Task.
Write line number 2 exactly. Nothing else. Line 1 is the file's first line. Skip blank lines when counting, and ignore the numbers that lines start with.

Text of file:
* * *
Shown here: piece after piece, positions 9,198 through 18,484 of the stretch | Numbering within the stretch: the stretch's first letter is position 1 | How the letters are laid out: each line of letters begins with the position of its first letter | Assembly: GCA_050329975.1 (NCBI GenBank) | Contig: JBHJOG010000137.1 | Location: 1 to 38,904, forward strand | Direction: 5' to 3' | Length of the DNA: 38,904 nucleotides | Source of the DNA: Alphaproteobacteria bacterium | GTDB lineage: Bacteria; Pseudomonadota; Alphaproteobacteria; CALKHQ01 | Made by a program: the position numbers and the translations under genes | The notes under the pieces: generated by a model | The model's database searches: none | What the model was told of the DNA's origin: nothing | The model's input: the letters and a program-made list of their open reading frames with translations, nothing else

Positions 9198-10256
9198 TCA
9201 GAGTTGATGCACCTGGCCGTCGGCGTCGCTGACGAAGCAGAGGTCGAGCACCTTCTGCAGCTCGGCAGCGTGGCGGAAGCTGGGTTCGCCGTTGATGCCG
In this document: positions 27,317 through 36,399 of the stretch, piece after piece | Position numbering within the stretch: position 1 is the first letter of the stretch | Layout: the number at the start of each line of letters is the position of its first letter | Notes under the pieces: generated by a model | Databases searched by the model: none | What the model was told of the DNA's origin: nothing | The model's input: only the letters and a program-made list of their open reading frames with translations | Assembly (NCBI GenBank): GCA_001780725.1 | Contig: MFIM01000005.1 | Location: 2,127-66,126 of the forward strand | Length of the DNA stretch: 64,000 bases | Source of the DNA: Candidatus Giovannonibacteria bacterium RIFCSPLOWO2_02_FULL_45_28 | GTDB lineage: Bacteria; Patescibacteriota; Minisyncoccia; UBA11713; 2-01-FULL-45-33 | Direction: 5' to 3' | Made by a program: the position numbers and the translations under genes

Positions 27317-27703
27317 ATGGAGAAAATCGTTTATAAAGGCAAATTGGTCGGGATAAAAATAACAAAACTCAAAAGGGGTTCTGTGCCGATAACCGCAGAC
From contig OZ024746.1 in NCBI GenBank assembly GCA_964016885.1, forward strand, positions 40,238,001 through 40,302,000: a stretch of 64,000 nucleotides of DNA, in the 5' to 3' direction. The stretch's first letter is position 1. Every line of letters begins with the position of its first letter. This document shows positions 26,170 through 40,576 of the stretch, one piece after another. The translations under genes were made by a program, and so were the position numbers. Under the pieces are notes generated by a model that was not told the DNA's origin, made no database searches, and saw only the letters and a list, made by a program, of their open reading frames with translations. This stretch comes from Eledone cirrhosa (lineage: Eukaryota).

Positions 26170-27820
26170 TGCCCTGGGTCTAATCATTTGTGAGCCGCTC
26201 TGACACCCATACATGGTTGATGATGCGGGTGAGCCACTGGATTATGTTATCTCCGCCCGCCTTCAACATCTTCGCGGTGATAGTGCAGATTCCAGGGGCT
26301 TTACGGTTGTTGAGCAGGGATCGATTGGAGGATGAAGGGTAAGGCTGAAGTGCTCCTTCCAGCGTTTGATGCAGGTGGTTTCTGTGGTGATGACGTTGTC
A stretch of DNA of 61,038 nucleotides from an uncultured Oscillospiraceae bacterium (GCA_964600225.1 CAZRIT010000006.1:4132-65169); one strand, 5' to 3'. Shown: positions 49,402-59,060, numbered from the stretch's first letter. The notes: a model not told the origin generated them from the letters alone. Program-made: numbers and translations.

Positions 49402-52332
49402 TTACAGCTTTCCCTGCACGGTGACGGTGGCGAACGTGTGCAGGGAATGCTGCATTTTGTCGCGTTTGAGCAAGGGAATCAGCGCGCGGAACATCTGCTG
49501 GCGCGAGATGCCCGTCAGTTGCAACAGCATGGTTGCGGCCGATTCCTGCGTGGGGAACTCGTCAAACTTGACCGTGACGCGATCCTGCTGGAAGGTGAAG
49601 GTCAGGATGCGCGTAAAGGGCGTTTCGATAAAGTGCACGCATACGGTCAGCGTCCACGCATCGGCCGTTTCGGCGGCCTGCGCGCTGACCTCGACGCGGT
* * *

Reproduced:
Positions 9198-10256